STEMVisions

  • Good Thinking!: Introducing... Gummerson

    Posted by Jean Flanagan on Monday, July 06, 2015 ( 0 )
    “Here’s the deal, Jack. Children need to find ways to make sense of the world around them — we all do.” —Gummerson If you’ve seen Good Thinking!, SSEC’s new web series on “the science of teaching science”, you’ve probably seen Gummerson — and perhaps wondered who (or what), exactly, he is?


  • The Evolution of Fireworks

    Posted by Alexis Stempien on Wednesday, July 01, 2015 ( 0 )
    On America’s first Fourth of July celebration in 1777, fireworks were one color: orange. There were no elaborate sparkles, no red, white, and blue stars – nothing more than a few glorified (although uplifting) explosions in the sky. As it turns out, although we’ve been lighting fireworks for the last 2000 years or so, modern fireworks were only invented in the 1830s – so, what were they like before then? When Henry VII had fireworks at his wedding in 1486, how did they look? How have fireworks and the science behind them evolved throughout history? 2014 fireworks over Port Austin, Michigan​ 200 BC – 800 AD: The Birth of Fireworks Like many inventions, firecrackers fireworks were created by accident… and by the search for immortality. Around 200 BC, the Chinese unintentionally invented firecrackers by tossing bamboo into fire, but it took another thousand years before true fireworks came alive. As the story goes, around 800 AD, an alchemist mixed sulfur, charcoal, and potassium nitrate (a food preservative) hoping to find the secret to eternal life. Instead, the mixture caught on fire, and gunpowder was born! When the powder was packed into bamboo or paper tubes and lit on fire, history had its first fireworks!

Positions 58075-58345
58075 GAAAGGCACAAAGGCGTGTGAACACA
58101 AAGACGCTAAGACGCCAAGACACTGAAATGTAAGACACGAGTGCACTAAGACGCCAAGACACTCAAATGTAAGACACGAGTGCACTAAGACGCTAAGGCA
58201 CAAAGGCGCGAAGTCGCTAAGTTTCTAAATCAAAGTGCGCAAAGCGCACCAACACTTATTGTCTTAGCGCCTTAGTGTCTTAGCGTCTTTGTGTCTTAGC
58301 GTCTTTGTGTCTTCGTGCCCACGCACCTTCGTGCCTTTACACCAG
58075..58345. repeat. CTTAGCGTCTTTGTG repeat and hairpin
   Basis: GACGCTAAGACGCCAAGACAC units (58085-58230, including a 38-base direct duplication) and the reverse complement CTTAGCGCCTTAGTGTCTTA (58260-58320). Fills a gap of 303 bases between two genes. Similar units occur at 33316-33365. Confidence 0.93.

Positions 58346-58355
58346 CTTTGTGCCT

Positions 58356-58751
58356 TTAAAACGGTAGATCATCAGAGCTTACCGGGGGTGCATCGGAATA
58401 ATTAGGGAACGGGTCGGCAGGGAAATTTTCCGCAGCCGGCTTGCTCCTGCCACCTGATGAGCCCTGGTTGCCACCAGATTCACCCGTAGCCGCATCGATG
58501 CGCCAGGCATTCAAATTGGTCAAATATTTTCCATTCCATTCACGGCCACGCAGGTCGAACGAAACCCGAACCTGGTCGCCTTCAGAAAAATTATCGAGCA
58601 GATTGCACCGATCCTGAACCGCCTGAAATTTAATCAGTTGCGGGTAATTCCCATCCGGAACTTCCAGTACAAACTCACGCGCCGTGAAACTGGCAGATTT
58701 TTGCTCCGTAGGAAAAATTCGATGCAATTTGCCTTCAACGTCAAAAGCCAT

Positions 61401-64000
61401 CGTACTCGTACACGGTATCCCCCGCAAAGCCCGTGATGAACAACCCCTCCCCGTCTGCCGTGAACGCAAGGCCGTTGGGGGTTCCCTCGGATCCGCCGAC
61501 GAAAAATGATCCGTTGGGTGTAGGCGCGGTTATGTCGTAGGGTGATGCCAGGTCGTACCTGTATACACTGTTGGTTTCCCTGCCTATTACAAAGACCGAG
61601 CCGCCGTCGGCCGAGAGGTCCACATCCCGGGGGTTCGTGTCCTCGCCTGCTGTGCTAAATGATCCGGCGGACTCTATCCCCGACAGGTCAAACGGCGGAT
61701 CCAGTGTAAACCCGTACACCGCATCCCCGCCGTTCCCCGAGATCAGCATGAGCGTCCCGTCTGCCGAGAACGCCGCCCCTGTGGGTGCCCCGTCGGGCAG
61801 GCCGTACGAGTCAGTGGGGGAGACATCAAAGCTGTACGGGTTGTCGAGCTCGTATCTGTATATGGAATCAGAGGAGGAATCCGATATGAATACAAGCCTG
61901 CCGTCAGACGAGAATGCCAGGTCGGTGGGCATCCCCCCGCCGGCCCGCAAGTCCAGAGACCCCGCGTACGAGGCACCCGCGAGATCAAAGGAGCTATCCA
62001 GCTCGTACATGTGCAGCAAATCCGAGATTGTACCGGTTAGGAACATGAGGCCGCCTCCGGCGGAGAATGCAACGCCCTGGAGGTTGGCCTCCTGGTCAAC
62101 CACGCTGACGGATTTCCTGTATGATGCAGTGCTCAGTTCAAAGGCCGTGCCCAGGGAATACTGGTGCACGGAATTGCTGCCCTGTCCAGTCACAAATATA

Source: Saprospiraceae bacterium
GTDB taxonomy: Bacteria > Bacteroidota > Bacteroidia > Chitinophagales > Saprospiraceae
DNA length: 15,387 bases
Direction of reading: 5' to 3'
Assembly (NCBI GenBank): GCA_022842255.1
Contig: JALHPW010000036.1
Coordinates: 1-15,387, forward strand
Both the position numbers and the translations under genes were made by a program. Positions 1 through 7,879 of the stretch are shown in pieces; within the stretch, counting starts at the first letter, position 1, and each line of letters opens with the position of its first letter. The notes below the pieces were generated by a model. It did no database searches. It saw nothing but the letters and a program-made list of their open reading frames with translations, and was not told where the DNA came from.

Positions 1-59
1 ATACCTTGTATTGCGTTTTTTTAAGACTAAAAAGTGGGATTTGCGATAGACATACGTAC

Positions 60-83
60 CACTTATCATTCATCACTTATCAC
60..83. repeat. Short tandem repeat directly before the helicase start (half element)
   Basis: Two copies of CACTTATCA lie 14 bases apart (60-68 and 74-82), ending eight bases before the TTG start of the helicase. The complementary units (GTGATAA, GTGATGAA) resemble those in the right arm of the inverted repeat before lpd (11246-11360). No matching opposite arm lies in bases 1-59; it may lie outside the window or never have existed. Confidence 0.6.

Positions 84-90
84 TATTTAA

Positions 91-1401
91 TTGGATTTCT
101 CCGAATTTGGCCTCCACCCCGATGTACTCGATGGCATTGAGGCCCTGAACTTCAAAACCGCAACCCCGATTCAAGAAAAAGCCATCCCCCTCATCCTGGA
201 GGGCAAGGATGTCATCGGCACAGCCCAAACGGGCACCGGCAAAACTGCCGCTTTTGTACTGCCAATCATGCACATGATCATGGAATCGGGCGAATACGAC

• Meet a NASA Space Scientist

    Posted by Katya Vines on Wednesday, July 01, 2015 ( 0 )
    Dr. Jennifer Stern is a Space Scientist at the NASA Goddard Space Flight Center in Greenbelt, Maryland. Katya Vines, a Science Curriculum Developer at the Smithsonian Science Education Center, recently interviewed Jen about her role on the Mars Curiosity Rover team and her path to becoming a space scientist. Some of Jen’s answers may surprise you! What was your favorite class in school? My favorite classes were actually visual arts and English. I loved painting with oils and did studio art every semester in school. In English, I mostly enjoyed Shakespeare and the Romantic poets. What inspired you to pursue a career in science? I wanted a career in which I could spend time outdoors and enjoy nature. I was curious about the natural world and also felt compelled to understand how we, as humans, are impacting it. What do you love most about science? I think science is very creative. Every answer brings more questions. The kind of science I am involved with is truly exploration because we're measuring things no one else has measured. In addition, the measurements we do get from Mars and other planets are few and far between, so there's a lot of creative problem solving in order to come up with the story to explain the data.